The Mystery of Marilyn Monroe: The Unheard Tapes
Exploring the life of one of the biggest cultural icons in history, The Mystery of Marilyn Monroe is an engrossing yet saddening watch that uncovers the darker truth of the end of her life. It focuses on the events that led to her death; her depression and increasingly dangerous use of drugs, as well as the most infamous scandal that’s associated with her: alleged affairs with both John F. Kennedy and his brother Robert F. Kennedy. The clips of tapes and interviews used amass to well over 600, and it’s all put together in a way that sheds new light on her tragic downfall, and that is both unsettling yet insightful into the world of Hollywood and inescapable super stardom. It also addresses the theories and suggestions surrounding her death. Was it accidental? Did she commit suicide? Was she murdered? Everything is explored and sometimes answered, with the documentary weaving in almost all of the tropes of early 1960s America: the Kennedys, the Cold War and nuclear bombs, and the mafia, all of which feel almost unbelievable yet are.
Drive to Survive
One of the hottest documentary series on Netflix, Drive to Survive has had four seasons so far, with the most recent one releasing back in March. The show has proved so popular that it’s generated a renewed interest in Formula 1, particularly in the US, though the documentary has also developed an avid following over here. It gives a behind the scenes view into the drivers, teams and races of the Formula One world, starting with the 2018 World Championship in the first season up to the 2021 Championship in the fourth. Everything is covered in these episodes, from rivalries and controversies to shocking crashes and the effects of the Covid pandemic on the season. Season four covers the intense title battle between British driver Lewis Hamilton and his Dutch rival Max Verstappen, and it makes for seriously entertaining viewing. Even if you’re not normally into sports or cars, you can find something to like here, because Drive to Survive is hugely engrossing and doesn’t let go.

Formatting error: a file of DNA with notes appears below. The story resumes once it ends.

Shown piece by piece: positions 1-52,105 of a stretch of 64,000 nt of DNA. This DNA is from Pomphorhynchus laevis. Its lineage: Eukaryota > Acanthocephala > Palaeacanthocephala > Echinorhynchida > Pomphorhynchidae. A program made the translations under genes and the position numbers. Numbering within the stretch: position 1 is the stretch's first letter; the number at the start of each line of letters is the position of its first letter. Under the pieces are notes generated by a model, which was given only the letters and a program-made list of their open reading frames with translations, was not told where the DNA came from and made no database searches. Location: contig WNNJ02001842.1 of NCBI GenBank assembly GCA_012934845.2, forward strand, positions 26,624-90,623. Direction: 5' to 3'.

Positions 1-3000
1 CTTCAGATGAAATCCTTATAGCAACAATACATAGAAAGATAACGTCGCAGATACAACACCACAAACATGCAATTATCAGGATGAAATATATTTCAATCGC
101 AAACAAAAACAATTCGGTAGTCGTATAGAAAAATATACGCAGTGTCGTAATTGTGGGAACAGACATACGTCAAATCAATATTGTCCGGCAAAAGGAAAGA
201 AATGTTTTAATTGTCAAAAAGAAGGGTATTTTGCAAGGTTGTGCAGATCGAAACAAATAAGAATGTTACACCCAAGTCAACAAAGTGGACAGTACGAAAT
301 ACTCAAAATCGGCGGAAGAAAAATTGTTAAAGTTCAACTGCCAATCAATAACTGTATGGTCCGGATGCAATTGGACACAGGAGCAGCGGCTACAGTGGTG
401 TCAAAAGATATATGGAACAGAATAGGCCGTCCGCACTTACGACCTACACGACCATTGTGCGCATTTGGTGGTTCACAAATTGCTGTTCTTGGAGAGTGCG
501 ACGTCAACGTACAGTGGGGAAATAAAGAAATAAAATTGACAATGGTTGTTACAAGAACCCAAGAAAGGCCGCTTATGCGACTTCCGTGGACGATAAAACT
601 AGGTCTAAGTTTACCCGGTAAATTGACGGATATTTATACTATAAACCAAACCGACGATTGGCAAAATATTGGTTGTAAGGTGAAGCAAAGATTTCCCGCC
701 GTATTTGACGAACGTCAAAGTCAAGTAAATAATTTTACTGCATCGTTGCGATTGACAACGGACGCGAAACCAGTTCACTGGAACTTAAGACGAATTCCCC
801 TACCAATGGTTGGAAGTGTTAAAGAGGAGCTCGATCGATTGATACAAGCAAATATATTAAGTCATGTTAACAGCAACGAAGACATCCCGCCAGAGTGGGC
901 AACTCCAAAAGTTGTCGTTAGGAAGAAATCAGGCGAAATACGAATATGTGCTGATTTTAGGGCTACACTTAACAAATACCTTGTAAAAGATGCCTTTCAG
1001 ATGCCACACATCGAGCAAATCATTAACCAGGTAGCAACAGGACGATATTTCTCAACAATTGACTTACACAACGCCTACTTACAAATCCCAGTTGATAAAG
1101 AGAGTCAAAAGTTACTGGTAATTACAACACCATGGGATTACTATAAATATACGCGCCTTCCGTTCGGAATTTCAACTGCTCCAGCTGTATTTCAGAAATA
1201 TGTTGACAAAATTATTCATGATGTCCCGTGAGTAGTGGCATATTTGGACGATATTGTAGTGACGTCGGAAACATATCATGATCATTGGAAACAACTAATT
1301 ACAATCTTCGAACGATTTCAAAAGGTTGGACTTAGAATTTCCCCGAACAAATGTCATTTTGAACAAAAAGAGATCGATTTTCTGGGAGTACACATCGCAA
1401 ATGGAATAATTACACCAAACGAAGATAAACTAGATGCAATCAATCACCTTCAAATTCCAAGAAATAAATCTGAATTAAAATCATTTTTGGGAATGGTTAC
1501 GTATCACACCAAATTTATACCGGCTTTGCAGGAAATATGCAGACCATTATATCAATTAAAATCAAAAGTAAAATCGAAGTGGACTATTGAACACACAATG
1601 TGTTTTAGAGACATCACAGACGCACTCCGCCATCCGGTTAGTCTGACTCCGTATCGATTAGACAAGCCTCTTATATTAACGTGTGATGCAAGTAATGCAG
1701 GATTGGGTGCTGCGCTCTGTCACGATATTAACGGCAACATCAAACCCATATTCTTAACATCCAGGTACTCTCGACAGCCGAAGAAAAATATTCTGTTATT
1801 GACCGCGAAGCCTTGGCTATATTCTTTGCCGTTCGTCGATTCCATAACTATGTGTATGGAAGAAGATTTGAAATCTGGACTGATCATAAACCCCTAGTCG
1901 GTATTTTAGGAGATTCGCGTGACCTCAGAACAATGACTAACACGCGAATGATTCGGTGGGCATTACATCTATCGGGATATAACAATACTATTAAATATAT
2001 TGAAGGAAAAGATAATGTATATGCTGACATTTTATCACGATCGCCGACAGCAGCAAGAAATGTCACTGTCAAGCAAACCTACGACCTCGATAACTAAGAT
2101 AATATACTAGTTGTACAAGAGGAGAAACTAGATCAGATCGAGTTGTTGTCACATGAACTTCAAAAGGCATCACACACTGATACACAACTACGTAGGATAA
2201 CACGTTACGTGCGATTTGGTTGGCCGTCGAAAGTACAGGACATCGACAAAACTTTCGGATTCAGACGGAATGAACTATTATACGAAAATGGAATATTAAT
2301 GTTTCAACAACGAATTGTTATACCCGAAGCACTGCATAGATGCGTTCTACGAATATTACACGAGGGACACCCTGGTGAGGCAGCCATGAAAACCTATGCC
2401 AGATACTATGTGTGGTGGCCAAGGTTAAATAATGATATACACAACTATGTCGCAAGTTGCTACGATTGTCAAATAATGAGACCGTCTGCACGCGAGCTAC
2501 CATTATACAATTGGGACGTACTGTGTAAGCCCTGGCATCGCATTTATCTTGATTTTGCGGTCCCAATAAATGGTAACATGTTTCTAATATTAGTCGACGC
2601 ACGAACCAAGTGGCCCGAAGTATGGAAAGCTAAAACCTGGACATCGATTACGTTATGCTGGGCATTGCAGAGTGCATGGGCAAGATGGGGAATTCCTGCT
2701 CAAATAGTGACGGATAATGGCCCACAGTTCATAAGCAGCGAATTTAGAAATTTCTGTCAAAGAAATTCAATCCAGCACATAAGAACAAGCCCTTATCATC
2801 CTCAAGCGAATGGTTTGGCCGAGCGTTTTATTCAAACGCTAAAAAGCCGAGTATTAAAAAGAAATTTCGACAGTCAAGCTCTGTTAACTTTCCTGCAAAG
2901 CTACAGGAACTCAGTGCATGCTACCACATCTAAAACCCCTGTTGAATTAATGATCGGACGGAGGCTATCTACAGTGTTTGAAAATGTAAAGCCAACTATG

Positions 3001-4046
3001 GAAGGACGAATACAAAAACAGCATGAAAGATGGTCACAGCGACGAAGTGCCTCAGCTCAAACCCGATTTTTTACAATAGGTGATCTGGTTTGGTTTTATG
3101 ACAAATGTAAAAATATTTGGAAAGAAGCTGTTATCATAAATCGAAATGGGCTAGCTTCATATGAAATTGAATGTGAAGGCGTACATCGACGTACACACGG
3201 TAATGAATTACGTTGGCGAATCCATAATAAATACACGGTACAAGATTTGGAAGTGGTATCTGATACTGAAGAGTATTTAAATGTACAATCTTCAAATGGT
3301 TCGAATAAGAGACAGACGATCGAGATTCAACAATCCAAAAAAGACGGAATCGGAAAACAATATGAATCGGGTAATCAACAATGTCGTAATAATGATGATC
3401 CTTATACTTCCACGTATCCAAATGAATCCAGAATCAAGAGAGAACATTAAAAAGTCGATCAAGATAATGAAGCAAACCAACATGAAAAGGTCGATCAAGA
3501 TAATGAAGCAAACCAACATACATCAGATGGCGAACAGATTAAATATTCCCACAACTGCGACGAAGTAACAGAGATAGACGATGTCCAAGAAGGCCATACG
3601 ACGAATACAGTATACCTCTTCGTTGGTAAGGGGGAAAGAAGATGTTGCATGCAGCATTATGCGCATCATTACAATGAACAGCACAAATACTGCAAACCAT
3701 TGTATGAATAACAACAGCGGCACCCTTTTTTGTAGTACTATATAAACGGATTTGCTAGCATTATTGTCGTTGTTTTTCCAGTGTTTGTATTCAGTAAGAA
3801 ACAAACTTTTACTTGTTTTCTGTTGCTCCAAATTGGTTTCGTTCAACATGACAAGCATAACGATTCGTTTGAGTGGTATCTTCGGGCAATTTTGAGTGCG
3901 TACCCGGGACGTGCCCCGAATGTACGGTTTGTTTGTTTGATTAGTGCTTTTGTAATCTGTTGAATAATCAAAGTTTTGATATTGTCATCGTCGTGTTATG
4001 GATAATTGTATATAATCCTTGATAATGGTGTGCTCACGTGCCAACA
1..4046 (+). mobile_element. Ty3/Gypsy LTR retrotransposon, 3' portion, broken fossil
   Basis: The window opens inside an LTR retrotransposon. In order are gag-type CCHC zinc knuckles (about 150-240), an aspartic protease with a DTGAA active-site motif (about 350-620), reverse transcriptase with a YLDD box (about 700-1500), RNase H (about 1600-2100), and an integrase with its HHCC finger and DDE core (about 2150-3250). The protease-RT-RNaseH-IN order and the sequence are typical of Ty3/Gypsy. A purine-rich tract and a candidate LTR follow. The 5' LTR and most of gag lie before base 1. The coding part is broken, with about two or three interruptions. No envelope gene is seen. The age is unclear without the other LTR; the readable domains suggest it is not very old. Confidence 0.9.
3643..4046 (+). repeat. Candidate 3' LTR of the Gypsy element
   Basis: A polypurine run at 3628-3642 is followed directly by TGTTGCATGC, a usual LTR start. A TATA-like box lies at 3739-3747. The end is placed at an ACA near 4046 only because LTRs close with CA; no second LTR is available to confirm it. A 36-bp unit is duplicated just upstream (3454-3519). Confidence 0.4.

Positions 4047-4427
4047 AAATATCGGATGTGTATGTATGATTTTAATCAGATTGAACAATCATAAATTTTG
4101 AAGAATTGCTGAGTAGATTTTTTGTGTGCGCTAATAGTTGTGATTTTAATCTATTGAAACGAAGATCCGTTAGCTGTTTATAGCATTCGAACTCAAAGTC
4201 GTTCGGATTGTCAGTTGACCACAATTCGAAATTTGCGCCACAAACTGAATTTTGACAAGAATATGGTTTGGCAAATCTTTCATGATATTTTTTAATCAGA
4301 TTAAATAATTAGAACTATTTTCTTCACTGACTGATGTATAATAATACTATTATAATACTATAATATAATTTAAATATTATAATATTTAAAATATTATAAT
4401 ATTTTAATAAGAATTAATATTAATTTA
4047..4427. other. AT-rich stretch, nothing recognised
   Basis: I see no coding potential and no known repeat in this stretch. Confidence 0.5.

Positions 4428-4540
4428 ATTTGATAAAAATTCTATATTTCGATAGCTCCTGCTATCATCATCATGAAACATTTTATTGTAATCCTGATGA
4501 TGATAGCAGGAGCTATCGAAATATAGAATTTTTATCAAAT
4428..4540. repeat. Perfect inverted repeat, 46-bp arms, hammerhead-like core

Conversations With A Killer: The John Wayne Gacy Tapes
This riveting but disturbing docuseries is a follow up to The Ted Bundy Tapes, and like that series it deals with the chilling story of a serial killer who terrorised America during the 1970s. Also like it’s predecessor, the format revolves around archive footage and interview tapes that put together the pieces of the life and character of the murderer. The show delves into how Gacy, who infamously became known as the Clown Killer due to his role as a children’s entertainer, was able to evade justice for so long, examining his networking with politicians and staying in the limelight just enough to be thought of as harmless and innocent. It also explores the devastating attitudes toward the gay community during the 70s, with many of his victims being young gay men. Enthralling and gut wrenching, this is a must watch documentary, spread over three episodes.
The Andy Warhol Diaries
Chronicling the life and times of one of the most important figures in modern art, The Andy Warhol Diaries is a six part series on Netflix that’s a must for anyone interested in art. For someone so talked and written about, it makes sense to hear about Warhol’s life from the man himself- this series is based on the diaries that he dictated and were later published in 1989. The aim of the show is to make the enigmatic figure more understandable, even if the show has to mention not to trust fully in Warhol’s version of events. You’ll step into the mind of someone who held a deep dislike of themselves, hating his own appearance and sexuality, and believed himself to be a freak. The story is told through his obsessions and relationships, not just his art, and the series makes for truly great viewing as it paints a very real and human picture of the man who has a unique place in our pop culture.